Yarleyn Mena and Edgar M. Rivera, Esq.
Wal-Mart, the largest retailer in the United States, faces class-action allegations that it discriminated against its gay employees seeking health-insurance coverage for their spouses.
Former Wal-Mart employee, Jacqueline Cote, alleges that Wal-Mart violated Title VII of the Civil Rights Act of 1964 by not providing spousal health insurance to her wife, Diana Smithson. In 2004, the Cote and Smithson legally married in Massachusetts. Wal-Mart provides its employees with the option to receive health-insurance benefits for their spouses, yet until January 2014, the Massachusetts-based Wal-Mart store did not offer health insurance to its employees’ spouses in same-sex marriages. Smithson and Cote paid for Smithson’s health-care insurance under the Consolidated Omnibus Budget Reconciliation Act (COBRA). After her COBRA period ended in 2008, Smithson purchased individual-health insurance. When that health insurance became too expensive for the couple, they sought Wal-Mart’s spousal coverage. Cote repeatedly filled out an online form to enroll in Wal-Mart’s spousal health insurance plan, but because Cote entered her and her partner’s sex as female, the program would not process her application, instead directing her to call Wal-Mart’s offices. A Wal-Mart representative told Cote that Wal-Mart does not offer health coverage to same-sex spouses despite Cote otherwise being fully qualified to receive the benefits. In 2012, Smithson was diagnosed with ovarian cancer. Consequently, from 2012 to 2014, the couple accrued approximately $150,000 of uninsured-medical expenses.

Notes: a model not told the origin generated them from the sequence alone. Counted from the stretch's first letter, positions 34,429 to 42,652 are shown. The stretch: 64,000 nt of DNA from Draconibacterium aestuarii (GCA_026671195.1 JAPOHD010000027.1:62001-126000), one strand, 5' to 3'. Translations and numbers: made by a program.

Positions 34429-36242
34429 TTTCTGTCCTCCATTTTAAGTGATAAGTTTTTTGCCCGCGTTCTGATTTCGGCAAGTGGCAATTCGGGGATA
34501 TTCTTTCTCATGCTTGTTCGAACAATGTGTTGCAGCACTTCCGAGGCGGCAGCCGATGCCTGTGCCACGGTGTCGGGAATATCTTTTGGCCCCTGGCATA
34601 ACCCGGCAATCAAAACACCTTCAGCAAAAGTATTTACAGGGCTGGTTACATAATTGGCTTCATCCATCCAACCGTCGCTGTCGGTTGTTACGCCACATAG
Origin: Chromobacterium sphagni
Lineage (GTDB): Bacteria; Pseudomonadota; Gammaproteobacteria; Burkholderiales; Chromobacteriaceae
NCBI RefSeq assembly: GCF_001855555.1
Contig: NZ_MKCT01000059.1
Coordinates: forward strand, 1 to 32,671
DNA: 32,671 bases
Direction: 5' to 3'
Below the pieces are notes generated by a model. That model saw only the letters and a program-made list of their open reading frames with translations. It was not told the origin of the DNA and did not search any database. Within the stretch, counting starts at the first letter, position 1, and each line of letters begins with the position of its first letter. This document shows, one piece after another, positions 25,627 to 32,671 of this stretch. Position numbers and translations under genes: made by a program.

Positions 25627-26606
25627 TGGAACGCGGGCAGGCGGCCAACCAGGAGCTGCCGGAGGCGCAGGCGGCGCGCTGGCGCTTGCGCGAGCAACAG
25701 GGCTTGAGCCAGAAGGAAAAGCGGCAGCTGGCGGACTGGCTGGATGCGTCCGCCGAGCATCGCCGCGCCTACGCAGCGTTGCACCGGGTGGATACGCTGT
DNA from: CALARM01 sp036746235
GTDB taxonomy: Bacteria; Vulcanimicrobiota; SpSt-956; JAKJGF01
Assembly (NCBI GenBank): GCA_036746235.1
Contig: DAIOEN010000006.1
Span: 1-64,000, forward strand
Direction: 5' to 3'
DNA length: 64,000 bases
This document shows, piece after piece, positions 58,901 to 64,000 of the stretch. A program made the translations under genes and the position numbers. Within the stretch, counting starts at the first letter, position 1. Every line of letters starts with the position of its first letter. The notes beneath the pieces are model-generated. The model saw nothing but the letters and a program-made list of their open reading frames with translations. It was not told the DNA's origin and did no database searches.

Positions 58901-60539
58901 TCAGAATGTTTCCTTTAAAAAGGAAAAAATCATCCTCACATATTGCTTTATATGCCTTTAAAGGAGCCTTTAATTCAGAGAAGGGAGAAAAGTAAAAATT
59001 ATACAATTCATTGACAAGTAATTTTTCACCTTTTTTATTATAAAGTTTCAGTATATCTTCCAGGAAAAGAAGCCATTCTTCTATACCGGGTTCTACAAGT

Cote argues that Wal-Mart discriminated against Smithson by denying her health-insurance coverage because of her gender; Smithson would have been eligible to receive health benefits had she been a man. Carisa Cunningham, a spokeswoman for the Gay & Lesbian Advocates & Defenders and Cote’s representative, says, “We want to send a message to companies big and small that it is illegal to deny benefits to the same-sex spouses of their employees if they provide the same benefits to employees with opposite-sex spouses.”
Health insurance is a crucial part of employment for many workers like Cote who have spouses that are in need of health benefits. Companies cannot be allowed to continue to discriminate against these workers by denying them their rightful health benefits.
Further, as we have recently discussed, the EEOC has just expanded its interpretation of Title VII gender discrimination to include sexual-orientation discrimination. While this was a step in the right direction, lawsuits like Cote’s emphasize the need for federal laws protecting against sexual orientation and gender identity discrimination in the workplace.
If you believe your employer has discriminated against you, please contact The Harman Firm, LLP.